But, upgrading your existing givers should be a key part of a bigger fundraising strategy that: 

  1. Explains why your station is worthy of your listeners’ support right now.
  2. Identifies whom exactly you’re talking to when you ask for support.
  3. Identifies specifically what you are asking them to do.
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A Time for Change

Membership, Corporate Support, Major Giving, General Management, diversity & inclusion

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The killings of George Floyd, Breonna Taylor, Rayshard Brooks and too many other Black Americans, along with the anguish being felt in cities nationwide, have pulled back the curtain for many on injustice and the need for systemic change. And we are part of the need for change. Our industry grapples with the same issues of implicit bias and whiteness that exist nationwide.

Change is tumultuous. But the beauty of change is that it brings opportunity.

Public media has everything it takes to learn, grow, and serve all the people of this nation just as our mission has called us to do from the beginning. We have always lifted each other up in service of our mission, and our capacity to come together remains undiminished. In fact, the way forward for our entire industry exists within the wisdom and practices of individual stations and teams. We have the advantage of being able to learn from one another.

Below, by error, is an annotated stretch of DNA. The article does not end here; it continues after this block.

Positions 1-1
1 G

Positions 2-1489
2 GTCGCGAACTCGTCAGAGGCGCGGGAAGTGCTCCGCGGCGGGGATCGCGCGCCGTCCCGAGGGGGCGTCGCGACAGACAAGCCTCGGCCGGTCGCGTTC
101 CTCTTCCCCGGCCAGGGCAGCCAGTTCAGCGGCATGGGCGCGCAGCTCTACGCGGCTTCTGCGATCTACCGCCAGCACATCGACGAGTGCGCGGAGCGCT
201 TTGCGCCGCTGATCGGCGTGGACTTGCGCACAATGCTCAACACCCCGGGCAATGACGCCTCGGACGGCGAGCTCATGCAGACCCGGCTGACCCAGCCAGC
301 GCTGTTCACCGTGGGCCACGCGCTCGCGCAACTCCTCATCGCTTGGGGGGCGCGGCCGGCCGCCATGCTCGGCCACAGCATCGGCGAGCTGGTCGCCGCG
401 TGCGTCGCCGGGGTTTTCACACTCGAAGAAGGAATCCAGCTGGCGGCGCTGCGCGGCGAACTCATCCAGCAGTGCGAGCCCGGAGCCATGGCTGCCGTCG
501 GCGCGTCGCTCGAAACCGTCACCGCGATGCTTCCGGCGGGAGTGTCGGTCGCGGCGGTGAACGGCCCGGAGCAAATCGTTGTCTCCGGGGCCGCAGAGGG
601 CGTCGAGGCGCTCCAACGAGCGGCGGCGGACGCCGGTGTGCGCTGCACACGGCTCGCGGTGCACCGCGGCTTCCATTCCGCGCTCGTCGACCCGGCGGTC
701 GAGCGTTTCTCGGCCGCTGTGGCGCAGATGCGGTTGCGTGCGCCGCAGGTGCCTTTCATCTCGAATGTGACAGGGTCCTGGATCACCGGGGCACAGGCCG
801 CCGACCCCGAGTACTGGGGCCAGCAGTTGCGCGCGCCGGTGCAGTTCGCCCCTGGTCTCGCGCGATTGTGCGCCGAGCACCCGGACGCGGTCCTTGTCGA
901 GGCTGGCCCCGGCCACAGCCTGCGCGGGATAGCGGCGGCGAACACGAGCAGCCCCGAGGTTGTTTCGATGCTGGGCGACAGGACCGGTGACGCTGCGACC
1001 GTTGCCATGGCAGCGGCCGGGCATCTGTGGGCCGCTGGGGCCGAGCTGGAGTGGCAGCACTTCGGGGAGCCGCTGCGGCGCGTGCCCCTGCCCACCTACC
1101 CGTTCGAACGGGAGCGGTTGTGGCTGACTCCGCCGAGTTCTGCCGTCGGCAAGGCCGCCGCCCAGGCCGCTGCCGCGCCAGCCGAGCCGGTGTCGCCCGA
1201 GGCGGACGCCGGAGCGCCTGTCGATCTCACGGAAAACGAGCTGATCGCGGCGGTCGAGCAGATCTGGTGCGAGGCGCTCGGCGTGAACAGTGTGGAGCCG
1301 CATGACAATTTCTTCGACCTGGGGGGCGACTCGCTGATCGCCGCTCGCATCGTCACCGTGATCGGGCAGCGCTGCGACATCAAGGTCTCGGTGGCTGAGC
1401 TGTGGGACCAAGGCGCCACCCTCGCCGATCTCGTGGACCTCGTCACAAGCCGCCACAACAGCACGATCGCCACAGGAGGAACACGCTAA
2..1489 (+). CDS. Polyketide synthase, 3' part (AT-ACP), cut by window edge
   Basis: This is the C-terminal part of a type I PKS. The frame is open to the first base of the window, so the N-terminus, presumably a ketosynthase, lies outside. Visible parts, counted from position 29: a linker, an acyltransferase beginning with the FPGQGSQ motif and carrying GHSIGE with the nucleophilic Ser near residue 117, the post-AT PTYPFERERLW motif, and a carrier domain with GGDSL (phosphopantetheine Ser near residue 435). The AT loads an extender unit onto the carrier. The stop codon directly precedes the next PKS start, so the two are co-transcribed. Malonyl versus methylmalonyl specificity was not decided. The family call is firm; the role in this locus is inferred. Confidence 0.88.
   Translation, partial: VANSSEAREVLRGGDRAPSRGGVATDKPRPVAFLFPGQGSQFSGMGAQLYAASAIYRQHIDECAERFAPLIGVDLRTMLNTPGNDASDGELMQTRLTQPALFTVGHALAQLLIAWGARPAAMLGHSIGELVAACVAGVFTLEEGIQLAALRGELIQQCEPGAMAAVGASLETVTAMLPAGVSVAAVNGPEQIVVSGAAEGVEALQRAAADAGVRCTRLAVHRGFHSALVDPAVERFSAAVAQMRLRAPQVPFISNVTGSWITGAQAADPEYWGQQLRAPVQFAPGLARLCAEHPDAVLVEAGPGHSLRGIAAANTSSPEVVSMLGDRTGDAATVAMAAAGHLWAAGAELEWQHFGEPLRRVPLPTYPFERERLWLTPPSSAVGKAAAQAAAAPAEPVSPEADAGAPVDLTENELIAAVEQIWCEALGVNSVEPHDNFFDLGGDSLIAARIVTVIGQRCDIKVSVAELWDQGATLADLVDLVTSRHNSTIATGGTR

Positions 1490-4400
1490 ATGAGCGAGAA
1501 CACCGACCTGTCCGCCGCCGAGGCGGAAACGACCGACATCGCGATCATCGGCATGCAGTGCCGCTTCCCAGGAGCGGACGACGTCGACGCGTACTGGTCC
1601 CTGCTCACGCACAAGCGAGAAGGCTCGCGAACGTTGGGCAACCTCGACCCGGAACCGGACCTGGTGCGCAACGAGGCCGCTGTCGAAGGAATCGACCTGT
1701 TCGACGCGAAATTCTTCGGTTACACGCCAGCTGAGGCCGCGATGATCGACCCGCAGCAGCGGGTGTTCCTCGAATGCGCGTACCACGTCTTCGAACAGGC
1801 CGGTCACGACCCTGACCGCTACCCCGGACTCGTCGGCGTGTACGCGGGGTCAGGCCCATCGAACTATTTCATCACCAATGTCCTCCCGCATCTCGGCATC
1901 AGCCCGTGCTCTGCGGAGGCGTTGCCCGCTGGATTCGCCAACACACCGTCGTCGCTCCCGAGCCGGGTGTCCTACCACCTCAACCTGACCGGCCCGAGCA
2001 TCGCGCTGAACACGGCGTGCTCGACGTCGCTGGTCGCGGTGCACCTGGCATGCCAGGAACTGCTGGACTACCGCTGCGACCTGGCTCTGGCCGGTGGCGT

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Strategies to Make the Most of Working From Home

Membership, Corporate Support, Major Giving, COVID-19

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One benefit of work-from-home is that my car is getting three weeks to the gallon.

Prior to the COVID-19 pandemic, there were a number of public radio underwriting sales staff who were already working from home (WFH), often because their station’s reach covered a sizable geographic area or their entire state. Those salespeople live in various parts of their coverage area in order to be able to call on and visit with underwriting prospects and clients.

And then it happened. WFH. Everyone.